A Point Source Audio CR-8D headset mic was the ideal solution for miking featured winds soloist Pedro Eustache’s assortment of instruments.

A Slick Miking Trick

The featured winds soloist for the tour, Pedro Eustache “was honored” to be invited on the outing by composer Ramin Djawadi. Eustache, is a flautist, reeds, world woodwinds, wind synthesist, composer and lecturer, with his career spanning more four decades. He has a long history of symphonic experience and a collection of some 600 instruments from all over the world, many of which he designed, built or modified himself.

Eustache channels Game of Thrones’ iconic “Songs of Ice and Fire” through 15 different instruments including and a 12-foot horn he flexes across the stage, saying it feels “like I’m doing martial arts.” Capturing the eight exotic flutes he plays on the tour, Eustache uses a Point Source Audio flagship CR-8D cardioid headset microphone. Besides offering the sonic quality he was seeking, the mic also provides a few additional bonus features that proved invaluable on the tour.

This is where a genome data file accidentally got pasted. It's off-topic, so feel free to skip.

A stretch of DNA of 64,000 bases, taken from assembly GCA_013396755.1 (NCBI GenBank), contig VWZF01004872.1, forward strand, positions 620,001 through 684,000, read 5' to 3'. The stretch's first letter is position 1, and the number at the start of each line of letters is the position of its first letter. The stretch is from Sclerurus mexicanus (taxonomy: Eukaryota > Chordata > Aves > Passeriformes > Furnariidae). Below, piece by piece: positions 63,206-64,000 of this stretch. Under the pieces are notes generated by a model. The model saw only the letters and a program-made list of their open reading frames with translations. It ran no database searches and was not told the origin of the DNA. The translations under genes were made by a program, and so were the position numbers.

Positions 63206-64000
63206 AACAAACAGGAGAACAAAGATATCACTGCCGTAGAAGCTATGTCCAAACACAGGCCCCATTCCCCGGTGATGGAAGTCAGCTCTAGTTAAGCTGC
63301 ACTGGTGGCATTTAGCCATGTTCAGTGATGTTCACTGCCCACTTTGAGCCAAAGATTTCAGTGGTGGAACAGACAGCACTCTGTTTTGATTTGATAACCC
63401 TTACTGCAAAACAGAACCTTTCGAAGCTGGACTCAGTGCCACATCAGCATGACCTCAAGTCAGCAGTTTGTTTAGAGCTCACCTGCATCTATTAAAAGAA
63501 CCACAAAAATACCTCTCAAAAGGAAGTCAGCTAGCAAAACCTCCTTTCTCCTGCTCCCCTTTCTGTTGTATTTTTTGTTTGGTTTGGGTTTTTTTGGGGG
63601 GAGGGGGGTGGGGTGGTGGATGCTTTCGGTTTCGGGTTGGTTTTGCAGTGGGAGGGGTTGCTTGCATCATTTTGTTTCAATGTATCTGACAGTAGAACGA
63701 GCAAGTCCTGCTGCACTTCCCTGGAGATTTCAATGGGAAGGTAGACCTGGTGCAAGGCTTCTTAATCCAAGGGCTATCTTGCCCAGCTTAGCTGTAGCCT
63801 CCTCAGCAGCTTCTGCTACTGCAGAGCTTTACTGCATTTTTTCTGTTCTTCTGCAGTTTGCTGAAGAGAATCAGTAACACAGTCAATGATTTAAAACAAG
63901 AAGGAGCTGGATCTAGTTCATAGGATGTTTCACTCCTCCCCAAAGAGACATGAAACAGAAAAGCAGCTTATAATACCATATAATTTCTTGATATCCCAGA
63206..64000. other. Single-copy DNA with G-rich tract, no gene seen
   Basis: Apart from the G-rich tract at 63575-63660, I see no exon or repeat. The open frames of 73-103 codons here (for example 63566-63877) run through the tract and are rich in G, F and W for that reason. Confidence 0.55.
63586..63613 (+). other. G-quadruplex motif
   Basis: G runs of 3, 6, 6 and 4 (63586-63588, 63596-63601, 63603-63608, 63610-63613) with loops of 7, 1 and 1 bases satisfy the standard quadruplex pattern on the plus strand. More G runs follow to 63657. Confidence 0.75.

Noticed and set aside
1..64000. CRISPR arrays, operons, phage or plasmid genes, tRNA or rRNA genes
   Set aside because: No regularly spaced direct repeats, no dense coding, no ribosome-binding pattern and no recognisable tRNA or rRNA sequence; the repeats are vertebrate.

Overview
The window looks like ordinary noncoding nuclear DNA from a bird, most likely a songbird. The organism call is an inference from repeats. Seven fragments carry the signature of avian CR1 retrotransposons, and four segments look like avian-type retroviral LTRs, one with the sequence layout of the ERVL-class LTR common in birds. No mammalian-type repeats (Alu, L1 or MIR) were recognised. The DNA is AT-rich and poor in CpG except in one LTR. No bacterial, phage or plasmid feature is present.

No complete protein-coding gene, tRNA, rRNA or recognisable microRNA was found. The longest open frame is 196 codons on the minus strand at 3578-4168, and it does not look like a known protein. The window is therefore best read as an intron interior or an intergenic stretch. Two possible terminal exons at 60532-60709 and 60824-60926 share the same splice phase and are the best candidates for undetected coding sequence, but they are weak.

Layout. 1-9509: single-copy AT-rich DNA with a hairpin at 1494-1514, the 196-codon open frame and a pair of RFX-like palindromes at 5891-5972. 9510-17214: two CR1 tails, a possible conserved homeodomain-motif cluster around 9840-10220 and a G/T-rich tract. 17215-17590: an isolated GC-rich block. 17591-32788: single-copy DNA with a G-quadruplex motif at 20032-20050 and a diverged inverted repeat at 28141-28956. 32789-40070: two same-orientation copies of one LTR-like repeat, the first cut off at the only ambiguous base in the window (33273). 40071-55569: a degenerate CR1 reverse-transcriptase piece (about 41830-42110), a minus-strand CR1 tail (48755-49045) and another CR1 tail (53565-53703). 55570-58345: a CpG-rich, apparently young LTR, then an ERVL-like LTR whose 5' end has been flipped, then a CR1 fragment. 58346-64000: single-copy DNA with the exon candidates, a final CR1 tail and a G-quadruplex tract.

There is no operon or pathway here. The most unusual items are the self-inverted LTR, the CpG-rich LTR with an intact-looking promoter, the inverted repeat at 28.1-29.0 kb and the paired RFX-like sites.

Using a headset model — rather than detachable instrument mics — was a clear advantage. “I can get it incredibly close to my mouth to capture the sounds,” said Eustache. “A typical instrument mic is not going to work; I play too many instruments and they’re not that practical for me.”

He also took advantage of the CR-8D extendable boom length, which “allows me a lot of placement choices.” added Eustache. Additionally, the mic’s “unbreakable boom” flexibility allowed Eustache to quickly stair-step the mic’s boom to the right angle no matter which instrument he was playing. He also cited the CR-8D’s collapsible ear hooks as a definite convenience. The mic can “become incredibly compact for transportation,” he noted.

Immediately after the “Game of Thrones Live Concert Experience” tour, Eustache was on the road again, this time with the Hans Zimmer Live Tour. And given his headset mic success for that outing, he would also be packing Point Source Audio flagship CR-8D.